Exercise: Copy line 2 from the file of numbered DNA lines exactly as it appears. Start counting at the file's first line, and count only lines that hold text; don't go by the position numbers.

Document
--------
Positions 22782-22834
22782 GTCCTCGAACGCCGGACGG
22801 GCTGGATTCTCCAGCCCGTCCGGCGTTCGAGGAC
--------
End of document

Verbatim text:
22782 GTCCTCGAACGCCGGACGG